Meeting on every third Tuesday of the month, this month it's on the 18th Sept at 10:30am at Brampton Halt Pub, Pitsford Rd, Chapel Brampton, Northampton NN6 8BA. Please do come even if this is a little way out for you as we will be open to moving locations to suit everyone who comes along. The coffee is very reasonably priced, and everyone pays for their own beverages.
FROM THE CHAIR
(Editors Note: - From the Chair, who signed this article 'Anon'. Good luck with that Richard)



 
First, a very warm welcome to all our readers. Yes, it’s most definitely been a hot month, and I’m guessing by the time this goes to print, we will have a hose pipe ban. Not much fun lugging watering cans round the garden! It does make us realize just how much water we use every day.
I’m sure Sylvia will have a few suggestions, either in this issue or passed newsletters (remember your past issues are all available on the website), on what to do to keep your bit of Eden in bloom.
Its worth considering collecting the water when you run the hot tap for the first time. For me, that’s at least 4 – 6 pints each time. Before you know it, that watering can is full!
Changing the subject and picking up on a request in the last newsletter. I don’t believe for one minute that amongst all you readers, there isn’t a story you would like to tell. Try it. Just make a few notes to start, then add a few more words to those notes, and hay-presto, you’re off on your story. (And those of you that have read any of my stuff will know, it doesn’t have to be absolutely the truth, the whole truth, and nothing but the truth!!).
If you would like to have a go, and need a bit of guidance, give us a shout.
Here is an opener, where has been your most memorable holiday? What prompted me to consider that question was by opening a dusty box file containing old passports. Now I can’t say ‘I’ve been everywhere man’, but it confirms I’ve been to quite a few far-flung destinations since that first passport was issued for a seventeen-year-old going to Austria with the scouts!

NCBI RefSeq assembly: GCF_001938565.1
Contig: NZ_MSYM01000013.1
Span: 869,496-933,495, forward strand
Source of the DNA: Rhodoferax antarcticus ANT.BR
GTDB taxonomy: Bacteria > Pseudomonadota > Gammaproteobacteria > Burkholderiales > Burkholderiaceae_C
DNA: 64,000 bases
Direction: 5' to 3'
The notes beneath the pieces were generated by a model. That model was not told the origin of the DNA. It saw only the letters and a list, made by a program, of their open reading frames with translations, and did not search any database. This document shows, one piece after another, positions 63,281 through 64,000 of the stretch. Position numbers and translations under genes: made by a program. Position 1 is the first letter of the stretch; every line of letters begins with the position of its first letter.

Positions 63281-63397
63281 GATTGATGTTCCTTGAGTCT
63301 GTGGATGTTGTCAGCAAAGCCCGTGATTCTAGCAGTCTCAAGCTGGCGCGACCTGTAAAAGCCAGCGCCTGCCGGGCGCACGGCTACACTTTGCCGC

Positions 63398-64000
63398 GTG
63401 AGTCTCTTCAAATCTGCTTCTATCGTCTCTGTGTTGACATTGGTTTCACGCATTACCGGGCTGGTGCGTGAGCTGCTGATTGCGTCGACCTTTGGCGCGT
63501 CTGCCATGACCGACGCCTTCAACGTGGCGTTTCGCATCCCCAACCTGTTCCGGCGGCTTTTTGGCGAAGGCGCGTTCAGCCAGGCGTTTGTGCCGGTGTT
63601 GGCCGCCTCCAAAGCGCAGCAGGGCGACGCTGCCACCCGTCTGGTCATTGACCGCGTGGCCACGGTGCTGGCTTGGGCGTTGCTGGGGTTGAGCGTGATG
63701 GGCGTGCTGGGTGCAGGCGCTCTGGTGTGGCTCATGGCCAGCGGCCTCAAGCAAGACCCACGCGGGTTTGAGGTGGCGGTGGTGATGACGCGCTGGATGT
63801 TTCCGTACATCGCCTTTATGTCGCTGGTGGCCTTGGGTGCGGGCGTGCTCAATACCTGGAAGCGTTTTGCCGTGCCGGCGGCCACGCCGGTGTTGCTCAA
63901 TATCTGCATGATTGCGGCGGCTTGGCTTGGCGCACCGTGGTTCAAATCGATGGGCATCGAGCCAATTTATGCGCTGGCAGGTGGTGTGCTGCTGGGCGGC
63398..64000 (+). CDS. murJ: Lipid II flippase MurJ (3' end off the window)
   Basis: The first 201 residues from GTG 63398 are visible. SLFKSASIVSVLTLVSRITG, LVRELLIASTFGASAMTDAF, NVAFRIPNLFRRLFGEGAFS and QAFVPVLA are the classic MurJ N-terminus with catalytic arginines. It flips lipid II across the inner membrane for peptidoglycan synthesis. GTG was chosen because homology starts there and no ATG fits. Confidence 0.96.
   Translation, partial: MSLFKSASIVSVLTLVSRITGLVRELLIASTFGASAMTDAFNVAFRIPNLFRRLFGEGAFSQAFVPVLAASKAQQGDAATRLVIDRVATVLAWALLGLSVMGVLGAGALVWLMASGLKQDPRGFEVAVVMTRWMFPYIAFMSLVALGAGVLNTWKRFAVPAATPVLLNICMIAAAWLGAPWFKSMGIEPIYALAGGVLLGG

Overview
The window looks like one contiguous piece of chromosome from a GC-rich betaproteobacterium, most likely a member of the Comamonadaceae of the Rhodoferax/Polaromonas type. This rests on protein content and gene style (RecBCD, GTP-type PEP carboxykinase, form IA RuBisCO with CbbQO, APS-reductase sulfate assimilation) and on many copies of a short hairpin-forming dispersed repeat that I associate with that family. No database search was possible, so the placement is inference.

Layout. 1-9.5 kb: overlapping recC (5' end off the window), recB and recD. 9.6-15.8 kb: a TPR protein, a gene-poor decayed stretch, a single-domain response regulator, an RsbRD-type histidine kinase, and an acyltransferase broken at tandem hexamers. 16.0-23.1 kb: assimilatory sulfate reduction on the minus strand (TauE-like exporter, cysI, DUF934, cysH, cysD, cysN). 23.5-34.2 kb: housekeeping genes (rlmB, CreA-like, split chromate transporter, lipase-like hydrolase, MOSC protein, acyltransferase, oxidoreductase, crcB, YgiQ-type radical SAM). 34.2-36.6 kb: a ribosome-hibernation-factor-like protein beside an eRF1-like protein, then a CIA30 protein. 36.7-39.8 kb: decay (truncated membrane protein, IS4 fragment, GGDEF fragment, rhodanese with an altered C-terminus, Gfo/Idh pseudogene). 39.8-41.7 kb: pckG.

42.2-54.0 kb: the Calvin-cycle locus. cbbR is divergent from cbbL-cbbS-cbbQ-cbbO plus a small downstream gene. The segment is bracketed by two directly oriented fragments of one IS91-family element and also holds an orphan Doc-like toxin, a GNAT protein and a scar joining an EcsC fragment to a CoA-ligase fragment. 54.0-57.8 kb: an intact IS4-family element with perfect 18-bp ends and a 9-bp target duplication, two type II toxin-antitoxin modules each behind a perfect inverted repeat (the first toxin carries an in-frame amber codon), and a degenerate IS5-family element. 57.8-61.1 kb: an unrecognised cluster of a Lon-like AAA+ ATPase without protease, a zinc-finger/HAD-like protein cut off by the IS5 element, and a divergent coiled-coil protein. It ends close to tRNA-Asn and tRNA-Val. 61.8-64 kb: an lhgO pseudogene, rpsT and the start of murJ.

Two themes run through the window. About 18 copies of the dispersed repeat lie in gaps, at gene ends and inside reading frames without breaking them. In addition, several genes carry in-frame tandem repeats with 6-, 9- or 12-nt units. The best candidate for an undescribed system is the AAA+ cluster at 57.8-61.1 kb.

So how do you make that choice between the Italian lakes or Venice; that run along the Blue Ridge Mountain highway in Virginia, or Monument Valley in Arizona.
Then there’s the further afield trips to New Zealand’s North and South Island, the many beautiful islands of the Philippines, the buzz of Hong Kong, the floral displays in Singapore, and the many Wats in Bangkok. Not  forgetting the unreal city in the desert. Dubai and Tanzania’s stunning array of wildlife on the Serengeti!
And I mustn’t forget the land where a passport isn’t required, our very own UK!
So, pick one out of that!
You’re right, it’s going to be virtually impossible. I think I shall give this some further consideration and get back to you maybe in the next
newsletter.

With a bit of luck, I might have captured the minds of a few of you, so come on, tell us your
story.
I found this interesting article, on gut health (not a charming way of saying it, is it) but there is a link here in case anybody wants to read it?
https://restless.co.uk/health/healthy-body/ways-to-improve-gut-health/

 
The Quiz
Compiled by "THE QUIZMEISTER"
(Apologies for the lack of a quiz in last months edition, entirely my fault)